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Corn Growers welcome USDA biotech traceability program

(Aug. 15, 2002 -- CropChoice news) -- The American Corn Growers Association earlier this week endorsed a new federal program, 'USDA Process-Verified' to ensure that grains, oilseeds, rice and seed products are not inadvertently exposed to genetically modified (GMO) crops.

"As market reports confirm that the U.S. has lost more corn export sales because of GMO corn varieties -- in this case China is exporting 107,000 metric tons of non-GMO corn to South Korea in direct competition with U.S. exports -- the U.S. Department of Agriculture's (USDA) announcement last week that it is proposing its new program titled 'USDA Process-Verified', is welcome news and a step in the right direction," said Dan McGuire, Director of the Farmer Choice - Customer First program of the American Corn Growers Association (ACGA). "We encourage Secretary Veneman and USDA to move closer to the customer-oriented policies that ACGA has promoted for years regarding GMOs.

Larry Mitchell, Chief Executive Officer of the ACGA stated, "Current drought-driven, higher corn prices should not divert the attention of American corn growers from the need to address the quality and consumer-driven concerns of both foreign buyers and our domestic market. It only takes a year of normal crops to drive prices right back down, so it is critical that we don't allow foreign export competitors to make further inroads into our traditional markets. We need USDA working with us to export exactly the variety, grade and class of corn that world buyers want and this new program may well help. This new traceability program is a positive trade tool for U.S. farmers."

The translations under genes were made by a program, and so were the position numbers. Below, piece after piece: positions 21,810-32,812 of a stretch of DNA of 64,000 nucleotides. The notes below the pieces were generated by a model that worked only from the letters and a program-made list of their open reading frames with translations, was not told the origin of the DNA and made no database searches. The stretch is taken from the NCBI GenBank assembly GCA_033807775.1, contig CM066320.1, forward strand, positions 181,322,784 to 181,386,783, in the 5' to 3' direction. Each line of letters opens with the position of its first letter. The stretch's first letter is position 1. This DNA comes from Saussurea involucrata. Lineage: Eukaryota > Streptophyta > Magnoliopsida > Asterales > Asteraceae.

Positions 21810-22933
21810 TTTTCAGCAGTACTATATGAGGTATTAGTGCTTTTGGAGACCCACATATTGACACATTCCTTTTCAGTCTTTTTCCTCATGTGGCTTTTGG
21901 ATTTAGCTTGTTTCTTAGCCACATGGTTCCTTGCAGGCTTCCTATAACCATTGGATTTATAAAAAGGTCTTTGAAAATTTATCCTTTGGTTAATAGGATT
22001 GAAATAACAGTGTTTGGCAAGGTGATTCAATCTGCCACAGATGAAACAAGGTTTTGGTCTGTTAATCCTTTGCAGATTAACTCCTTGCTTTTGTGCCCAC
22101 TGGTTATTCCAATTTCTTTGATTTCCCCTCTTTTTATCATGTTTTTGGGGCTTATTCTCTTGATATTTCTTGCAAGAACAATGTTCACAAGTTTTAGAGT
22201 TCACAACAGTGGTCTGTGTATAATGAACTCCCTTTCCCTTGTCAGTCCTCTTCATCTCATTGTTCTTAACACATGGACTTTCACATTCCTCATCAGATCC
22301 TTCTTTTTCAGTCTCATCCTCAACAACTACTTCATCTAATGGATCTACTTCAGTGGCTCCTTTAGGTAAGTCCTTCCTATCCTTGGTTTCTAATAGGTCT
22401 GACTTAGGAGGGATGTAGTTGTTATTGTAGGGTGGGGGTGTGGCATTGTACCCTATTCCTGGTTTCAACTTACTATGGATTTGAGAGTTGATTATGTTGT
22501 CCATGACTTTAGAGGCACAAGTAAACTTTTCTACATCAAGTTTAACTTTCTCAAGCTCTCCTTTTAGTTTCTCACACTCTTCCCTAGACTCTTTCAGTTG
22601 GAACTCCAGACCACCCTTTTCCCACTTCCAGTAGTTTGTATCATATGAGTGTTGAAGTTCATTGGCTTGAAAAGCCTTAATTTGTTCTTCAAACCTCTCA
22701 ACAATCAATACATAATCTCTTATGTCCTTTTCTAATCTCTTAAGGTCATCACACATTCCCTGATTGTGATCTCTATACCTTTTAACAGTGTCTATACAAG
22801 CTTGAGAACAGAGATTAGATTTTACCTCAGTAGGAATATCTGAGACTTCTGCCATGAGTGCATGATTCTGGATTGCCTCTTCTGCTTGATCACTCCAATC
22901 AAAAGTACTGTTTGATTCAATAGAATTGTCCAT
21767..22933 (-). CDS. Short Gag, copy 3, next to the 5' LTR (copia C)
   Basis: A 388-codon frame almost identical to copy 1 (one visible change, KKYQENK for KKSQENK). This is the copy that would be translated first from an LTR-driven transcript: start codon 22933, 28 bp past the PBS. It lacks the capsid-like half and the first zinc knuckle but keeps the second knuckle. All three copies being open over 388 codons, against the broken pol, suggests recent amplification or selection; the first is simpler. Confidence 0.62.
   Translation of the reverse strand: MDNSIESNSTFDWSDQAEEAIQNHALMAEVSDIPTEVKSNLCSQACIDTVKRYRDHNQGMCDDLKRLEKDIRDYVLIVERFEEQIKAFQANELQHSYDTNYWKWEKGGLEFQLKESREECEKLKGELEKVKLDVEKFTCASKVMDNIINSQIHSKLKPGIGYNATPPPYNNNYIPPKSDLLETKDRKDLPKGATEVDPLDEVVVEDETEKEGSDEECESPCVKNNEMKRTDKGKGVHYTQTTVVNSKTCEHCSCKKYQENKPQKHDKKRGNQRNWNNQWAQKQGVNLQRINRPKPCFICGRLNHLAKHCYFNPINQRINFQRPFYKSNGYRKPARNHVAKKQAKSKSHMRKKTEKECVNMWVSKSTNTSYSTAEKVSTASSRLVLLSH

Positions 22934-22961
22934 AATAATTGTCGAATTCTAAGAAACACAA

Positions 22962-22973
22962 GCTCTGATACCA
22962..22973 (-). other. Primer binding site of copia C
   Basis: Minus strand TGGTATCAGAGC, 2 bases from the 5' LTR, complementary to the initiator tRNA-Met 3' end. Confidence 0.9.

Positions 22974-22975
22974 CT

"Last year's U.S. corn exports ended up one million metric tons below the prior year even with the low corn prices that farmers were receiving and prices have been low throughout the current year, yet exports are likely to be lower again, confirming that ACGA has been right on target with our GMO market concerns," said Mitchell.

"It is now essential that any new USDA 'traceability' program and the subsequent rules acknowledge the fact that conventional corn varieties represent the vast majority of the U.S. corn crop. Demand for conventional non-GMO varieties should not be described as a 'niche' market. Buyers have expected they were buying conventional corn varieties. The 'niche' corn market should be the market that is requesting GMO corn and I don't know of one buyer that is, so it might be the smallest 'niche' market ever, " concluded McGuire. "Since neither the market nor the marketing system asked for GMOs, the burden of segregation, identity-preservation, inadvertent contamination and the related liability and other costs should be assigned to the biotech companies that introduced and sell GMO varieties. The new USDA program should be designed with

this in mind."